Saturday, January 29, 2011

The Great Goat Adventure

My friend, Melanie invited us over to her farm one weekend to see her goat kids that had been born a few weeks earlier.  If you have ever held a tiny goat kid and fed it a bottle of warm milk, you will understand how quickly and completely we became hooked!  They are about the most darling creatures on earth.  So, not surprisingly, shortly after that visit we decided that goats were the next critter we wanted to add to the farm.  We joined a local 4-H club and signed up for a dairy goat project, but knowing nothing about raising goats, I decided we would need to recruit a “goat mentor”.   I knew just who to call to ask to be our project leader!  And as it turned out, Melanie had grown up showing dairy goats in 4-H and was delighted to join our newest adventure.

The first thing we had to decide was what kind of goats we wanted.  After doing some research, we came to the conclusion that Mini Nubians were the ideal breed for us.  A cross between Nubians and Nigerian Dwarfs, this newly emerging breed donned the long, floppy ears of the Nubian with the smaller size of the Nigerian in an efficient little dairy goat perfect for small children and small properties.  Problem was, there didn’t seem to be any Mini Nubians in Colorado!  After much searching on the internet and talking with the 4-H goat folks, I finally found a small Nubian doe near Durango, CO who was being bred to a Nigerian Dwarf.  Although Durango was a long drive from our farm, it was still in the state, so I agreed to purchase the doe and sent in my deposit.

Now the waiting began. It was September when we agreed to purchase the doe, Skittles, but she had to be bred before we could go and get her.  Goats go into heat about every three weeks, so once she was bred the first time, we had to wait three weeks or so to see if she had “settled”.  When she went into heat again, they tried breeding her once more and then we had to wait another 3 weeks.  When the news came that she had gone back into heat yet again 3 weeks later, we started getting concerned.  It was decided that they would try a different buck, but in the meantime, we started looking around to see if we could find a back-up doe in case this one just couldn’t get pregnant.  We found a few other options but all were full Nubians which was not our first choice so we kept our fingers crossed.  Fortunately, the third time seemed to be the charm and by late December we were told Skittles had finally settled and we could come get her any time after the first of the year.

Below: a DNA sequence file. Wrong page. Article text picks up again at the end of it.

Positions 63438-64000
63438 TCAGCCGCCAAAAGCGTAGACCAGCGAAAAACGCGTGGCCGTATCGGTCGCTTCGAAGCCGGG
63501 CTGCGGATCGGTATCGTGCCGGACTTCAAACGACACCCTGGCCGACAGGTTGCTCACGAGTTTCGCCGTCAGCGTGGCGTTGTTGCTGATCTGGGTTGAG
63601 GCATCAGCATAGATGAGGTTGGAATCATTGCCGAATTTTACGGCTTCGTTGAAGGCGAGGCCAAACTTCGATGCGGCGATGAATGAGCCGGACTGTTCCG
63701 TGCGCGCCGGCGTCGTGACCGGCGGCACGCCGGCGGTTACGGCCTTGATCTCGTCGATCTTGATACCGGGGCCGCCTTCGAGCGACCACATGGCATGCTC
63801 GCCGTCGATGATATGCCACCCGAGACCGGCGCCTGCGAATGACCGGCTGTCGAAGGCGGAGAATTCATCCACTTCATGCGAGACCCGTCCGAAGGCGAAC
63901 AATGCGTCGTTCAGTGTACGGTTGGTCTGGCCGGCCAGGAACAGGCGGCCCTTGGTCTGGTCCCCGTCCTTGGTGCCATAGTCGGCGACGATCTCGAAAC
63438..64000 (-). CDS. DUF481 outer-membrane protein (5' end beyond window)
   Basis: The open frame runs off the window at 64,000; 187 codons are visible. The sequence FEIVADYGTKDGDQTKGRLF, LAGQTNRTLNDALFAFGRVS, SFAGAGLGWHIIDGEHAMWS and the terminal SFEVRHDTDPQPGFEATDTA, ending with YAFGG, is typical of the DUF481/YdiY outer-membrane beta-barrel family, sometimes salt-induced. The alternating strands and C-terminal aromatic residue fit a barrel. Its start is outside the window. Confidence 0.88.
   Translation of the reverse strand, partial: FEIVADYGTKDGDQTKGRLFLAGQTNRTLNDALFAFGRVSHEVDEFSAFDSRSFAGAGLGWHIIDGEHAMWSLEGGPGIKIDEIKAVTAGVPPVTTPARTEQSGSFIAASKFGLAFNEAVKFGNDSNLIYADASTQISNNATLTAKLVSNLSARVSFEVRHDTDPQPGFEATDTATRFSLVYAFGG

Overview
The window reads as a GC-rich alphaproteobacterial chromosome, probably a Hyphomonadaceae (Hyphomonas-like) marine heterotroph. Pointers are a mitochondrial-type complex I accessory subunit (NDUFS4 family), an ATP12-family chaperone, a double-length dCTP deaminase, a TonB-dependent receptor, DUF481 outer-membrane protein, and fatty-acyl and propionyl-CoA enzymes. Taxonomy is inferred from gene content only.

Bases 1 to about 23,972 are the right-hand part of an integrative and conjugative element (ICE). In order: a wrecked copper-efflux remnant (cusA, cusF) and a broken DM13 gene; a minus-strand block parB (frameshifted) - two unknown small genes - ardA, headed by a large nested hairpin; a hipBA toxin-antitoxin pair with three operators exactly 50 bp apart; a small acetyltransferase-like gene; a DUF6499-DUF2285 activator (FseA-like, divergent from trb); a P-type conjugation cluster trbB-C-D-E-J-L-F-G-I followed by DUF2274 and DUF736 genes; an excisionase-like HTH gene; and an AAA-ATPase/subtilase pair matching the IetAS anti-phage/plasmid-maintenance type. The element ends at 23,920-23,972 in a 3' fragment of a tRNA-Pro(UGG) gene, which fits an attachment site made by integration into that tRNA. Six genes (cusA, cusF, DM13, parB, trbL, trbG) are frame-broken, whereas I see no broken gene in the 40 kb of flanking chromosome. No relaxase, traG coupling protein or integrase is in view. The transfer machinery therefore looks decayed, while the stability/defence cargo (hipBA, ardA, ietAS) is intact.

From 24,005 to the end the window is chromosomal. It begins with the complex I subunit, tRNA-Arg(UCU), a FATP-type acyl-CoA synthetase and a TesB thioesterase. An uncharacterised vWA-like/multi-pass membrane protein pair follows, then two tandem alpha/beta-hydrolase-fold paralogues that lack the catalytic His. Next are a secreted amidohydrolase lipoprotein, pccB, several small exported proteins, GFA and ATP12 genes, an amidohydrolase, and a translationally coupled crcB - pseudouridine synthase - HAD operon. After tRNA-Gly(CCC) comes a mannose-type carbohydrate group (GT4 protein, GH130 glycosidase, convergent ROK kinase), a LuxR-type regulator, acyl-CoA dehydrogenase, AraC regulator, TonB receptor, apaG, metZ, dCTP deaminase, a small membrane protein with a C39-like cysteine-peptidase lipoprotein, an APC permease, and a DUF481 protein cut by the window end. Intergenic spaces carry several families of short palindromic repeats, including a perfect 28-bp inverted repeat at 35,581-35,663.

So, on January 2nd, my mom and I along with daughters Megan and Molly headed down to Durango to fetch up our goats (we had decided to also purchase a young Nigerian Dwarf wether – castrated male – as a companion for Skittles).  It took us about 9 hours to get there with a few stops along the way, but the drive was beautiful on a clear, cloudless Colorado winter day.  We stayed in a hotel in Durango that night and when we got up the next morning to head out to the ranch where the goats were living, it started snowing lightly and we thought we'd better hit the road as soon as possible.  Well, we got the goats just fine but it wasn't quite soon enough for as we headed up Wolf Creek Pass about 30 minutes past Pagosa Springs, it started snowing harder and harder and about 7 miles from the summit, my little mini van just couldn't do it and we had to turn around.  We drove all the way back to Pagosa Springs, bought snow chains (wished I'd done that sooner!?!), and then headed back up the mountain after being told by a local tow truck driver that we should try to make it over the pass right then or we might be stuck there for several days (with two goats in dog crates in our mini van - no thanks!?).  This time we were successful and made it over the pass with no problem.  It was dry on the other side and after removing the snow chains we made pretty good time until we hit another snow storm south of Denver.  It was slow going but we all finally made it home to Briar Gate Farm 12 hours later.  The goats were amazingly good travelers and aside from an adorable "bleat" every now and then, they slept most of the way.